In 1923, the international governing body of track and field, the IAAF, followed the request of the IOC and took steps toward regulating women’s track and field—quelling the power of the FSFI. Their early attempts to control the sport included denying the admission of women’s track and field in the 1924 Olympic Games. Eventually, the IAAF and FSFI came to a bargain. The FSFI agreed to follow the general rules of the IAAF and the IAAF agreed to consider a proposal for a full program of track and field events for women in the 1928 Games. Though the IAAF Congress voted against a full program of eleven events, they allowed women to participate in five track and field events in Amsterdam. This led to the inclusion of the most controversial event in the women’s track and field competition—the 800-meter race.
After the race, the IOC and IAAF shared the press’s sentiments, indicating a level of discomfort many people, particularly men, had with women’s newfound role in Olympic track and field. Only days after the controversial race, and despite the falsity of the reports (shown by video and photographic evidence), the IAAF voted to eliminate the 800-meter run from future Olympic Games. The Los Angeles Times reported that the IAAF congress engaged in a “long, hot debate” concerning the banishment of the race, ultimately leading to its elimination. The 800-meter would not return to the Olympic program until 1960.
IOC and IAAF members cited scientific reasoning for eliminating the 800-meter from women’s competition, going as far as to say that the 800-meter was too hard for women, and should be erased from the Olympic program. Their decisions—relying on mythology about women’s weaknesses, partly fit within the women’s sporting narrative of the time. Historians Patricia Vertinksy and Martha Verbrugge detail this mythology and the treatment of women in physical activity in the 19th century. They highlight the belief system, where women were seen as frail and physically incapable, that kept women from participating in vigorous exercise and competitive sport. These attitudes toward women’s bodies and abilities persisted into the early 20th century, affecting what types of competitions women could enter and how they were viewed in these athletic events.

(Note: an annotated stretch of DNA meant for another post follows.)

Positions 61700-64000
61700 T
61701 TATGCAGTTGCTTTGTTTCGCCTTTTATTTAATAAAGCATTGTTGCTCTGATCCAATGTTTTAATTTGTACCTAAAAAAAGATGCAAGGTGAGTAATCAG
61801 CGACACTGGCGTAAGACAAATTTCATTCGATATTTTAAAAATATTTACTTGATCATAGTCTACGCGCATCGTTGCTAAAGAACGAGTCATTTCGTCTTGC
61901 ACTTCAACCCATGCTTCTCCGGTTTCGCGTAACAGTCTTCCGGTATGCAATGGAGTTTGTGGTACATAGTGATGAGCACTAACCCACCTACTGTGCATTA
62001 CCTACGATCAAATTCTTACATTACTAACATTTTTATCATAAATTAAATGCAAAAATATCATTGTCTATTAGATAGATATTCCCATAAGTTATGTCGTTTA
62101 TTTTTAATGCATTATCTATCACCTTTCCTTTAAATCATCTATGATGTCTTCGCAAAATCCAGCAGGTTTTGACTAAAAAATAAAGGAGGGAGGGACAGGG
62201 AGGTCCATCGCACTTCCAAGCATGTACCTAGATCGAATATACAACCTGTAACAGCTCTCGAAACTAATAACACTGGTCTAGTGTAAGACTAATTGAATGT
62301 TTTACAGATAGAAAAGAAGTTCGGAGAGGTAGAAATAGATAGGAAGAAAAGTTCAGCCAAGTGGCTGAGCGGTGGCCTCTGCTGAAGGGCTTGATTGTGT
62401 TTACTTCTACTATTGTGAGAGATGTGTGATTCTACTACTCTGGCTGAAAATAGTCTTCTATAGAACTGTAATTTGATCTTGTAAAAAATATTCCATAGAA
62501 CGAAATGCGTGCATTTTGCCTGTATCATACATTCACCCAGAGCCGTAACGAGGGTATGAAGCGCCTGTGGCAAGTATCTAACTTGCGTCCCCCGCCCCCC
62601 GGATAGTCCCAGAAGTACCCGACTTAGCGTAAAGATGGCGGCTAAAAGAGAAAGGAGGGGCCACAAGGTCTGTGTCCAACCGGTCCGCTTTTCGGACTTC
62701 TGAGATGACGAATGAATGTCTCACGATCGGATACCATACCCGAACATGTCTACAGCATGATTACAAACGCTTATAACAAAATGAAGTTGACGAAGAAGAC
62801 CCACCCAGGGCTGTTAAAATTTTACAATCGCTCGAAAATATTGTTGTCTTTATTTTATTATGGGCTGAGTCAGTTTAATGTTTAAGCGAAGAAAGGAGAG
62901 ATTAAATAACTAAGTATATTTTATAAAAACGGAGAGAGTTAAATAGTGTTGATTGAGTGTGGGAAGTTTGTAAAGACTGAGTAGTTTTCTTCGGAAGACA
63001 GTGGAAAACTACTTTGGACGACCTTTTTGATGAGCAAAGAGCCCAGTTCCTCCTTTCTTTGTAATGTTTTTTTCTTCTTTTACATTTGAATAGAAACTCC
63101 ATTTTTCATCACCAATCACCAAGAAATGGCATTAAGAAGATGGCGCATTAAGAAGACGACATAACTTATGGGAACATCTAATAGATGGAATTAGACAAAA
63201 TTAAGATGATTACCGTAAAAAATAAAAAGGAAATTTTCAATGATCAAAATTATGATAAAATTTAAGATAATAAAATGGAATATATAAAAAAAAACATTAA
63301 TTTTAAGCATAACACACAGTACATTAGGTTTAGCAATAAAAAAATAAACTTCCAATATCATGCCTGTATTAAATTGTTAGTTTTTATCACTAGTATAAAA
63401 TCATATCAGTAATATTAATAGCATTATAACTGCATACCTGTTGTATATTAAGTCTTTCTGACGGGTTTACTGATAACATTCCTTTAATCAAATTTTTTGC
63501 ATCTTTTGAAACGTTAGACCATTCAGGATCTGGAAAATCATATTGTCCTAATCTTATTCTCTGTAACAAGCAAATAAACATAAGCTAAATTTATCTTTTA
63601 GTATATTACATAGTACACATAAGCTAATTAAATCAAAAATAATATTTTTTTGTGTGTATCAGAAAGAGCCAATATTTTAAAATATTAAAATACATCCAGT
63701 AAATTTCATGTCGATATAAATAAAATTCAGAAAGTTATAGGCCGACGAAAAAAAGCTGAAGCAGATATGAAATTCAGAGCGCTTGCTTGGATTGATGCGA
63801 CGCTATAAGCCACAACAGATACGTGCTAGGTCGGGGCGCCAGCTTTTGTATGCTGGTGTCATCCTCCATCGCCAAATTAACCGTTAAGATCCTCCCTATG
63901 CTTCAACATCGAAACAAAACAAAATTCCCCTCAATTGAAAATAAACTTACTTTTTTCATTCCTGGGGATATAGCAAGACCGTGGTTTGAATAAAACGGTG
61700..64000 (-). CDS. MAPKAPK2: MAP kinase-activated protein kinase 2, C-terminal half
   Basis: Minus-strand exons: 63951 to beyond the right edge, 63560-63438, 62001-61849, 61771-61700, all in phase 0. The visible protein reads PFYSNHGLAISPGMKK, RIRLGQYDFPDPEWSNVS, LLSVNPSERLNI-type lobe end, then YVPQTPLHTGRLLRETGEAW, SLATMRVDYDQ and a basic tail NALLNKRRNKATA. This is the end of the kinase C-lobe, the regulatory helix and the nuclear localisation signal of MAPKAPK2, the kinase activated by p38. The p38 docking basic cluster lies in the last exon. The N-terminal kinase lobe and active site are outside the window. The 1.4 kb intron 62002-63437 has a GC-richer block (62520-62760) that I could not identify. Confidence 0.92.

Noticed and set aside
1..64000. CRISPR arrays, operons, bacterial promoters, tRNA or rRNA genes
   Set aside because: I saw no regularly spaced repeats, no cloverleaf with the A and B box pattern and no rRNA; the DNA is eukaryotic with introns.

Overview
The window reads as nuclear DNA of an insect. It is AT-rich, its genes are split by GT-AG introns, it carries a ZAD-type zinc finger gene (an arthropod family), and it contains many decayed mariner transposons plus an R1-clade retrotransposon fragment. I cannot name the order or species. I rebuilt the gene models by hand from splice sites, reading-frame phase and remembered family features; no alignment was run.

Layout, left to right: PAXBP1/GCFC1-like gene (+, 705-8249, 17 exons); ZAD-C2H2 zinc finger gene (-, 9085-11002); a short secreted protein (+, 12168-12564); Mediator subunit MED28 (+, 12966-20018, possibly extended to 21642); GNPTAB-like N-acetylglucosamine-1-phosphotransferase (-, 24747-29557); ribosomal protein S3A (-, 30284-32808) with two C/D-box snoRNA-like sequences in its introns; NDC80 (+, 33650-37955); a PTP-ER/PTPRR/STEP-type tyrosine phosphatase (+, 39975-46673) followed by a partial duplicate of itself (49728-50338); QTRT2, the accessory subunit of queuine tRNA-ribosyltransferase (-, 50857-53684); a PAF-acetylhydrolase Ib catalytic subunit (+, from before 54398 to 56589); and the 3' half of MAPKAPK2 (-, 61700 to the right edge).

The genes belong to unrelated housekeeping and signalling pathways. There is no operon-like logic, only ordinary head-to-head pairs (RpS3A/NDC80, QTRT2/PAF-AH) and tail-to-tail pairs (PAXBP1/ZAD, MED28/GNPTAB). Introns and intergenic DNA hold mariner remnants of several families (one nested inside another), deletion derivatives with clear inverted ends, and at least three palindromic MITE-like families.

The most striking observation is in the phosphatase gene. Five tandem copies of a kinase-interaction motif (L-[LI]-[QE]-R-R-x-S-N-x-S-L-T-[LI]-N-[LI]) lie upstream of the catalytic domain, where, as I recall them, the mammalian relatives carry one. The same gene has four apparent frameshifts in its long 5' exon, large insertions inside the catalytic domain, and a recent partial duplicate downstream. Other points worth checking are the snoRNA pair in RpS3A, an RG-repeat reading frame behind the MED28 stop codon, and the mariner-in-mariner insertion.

The type of sports that women participated in also played a role in their acceptability. For instance, long distance swimmers, like Gertrude Ederle, the first woman to swim the English Channel (who swam the distance faster than all the men before her), was praised by the media. Reporters didn’t mention that Ederle might be too weak to make the swim or that she would suffer extreme exhaustion after 14 ½ hours in the water. Instead, they noticed that she appeared fresh, unhurried, and free from exhaustion, even after completing the arduous task.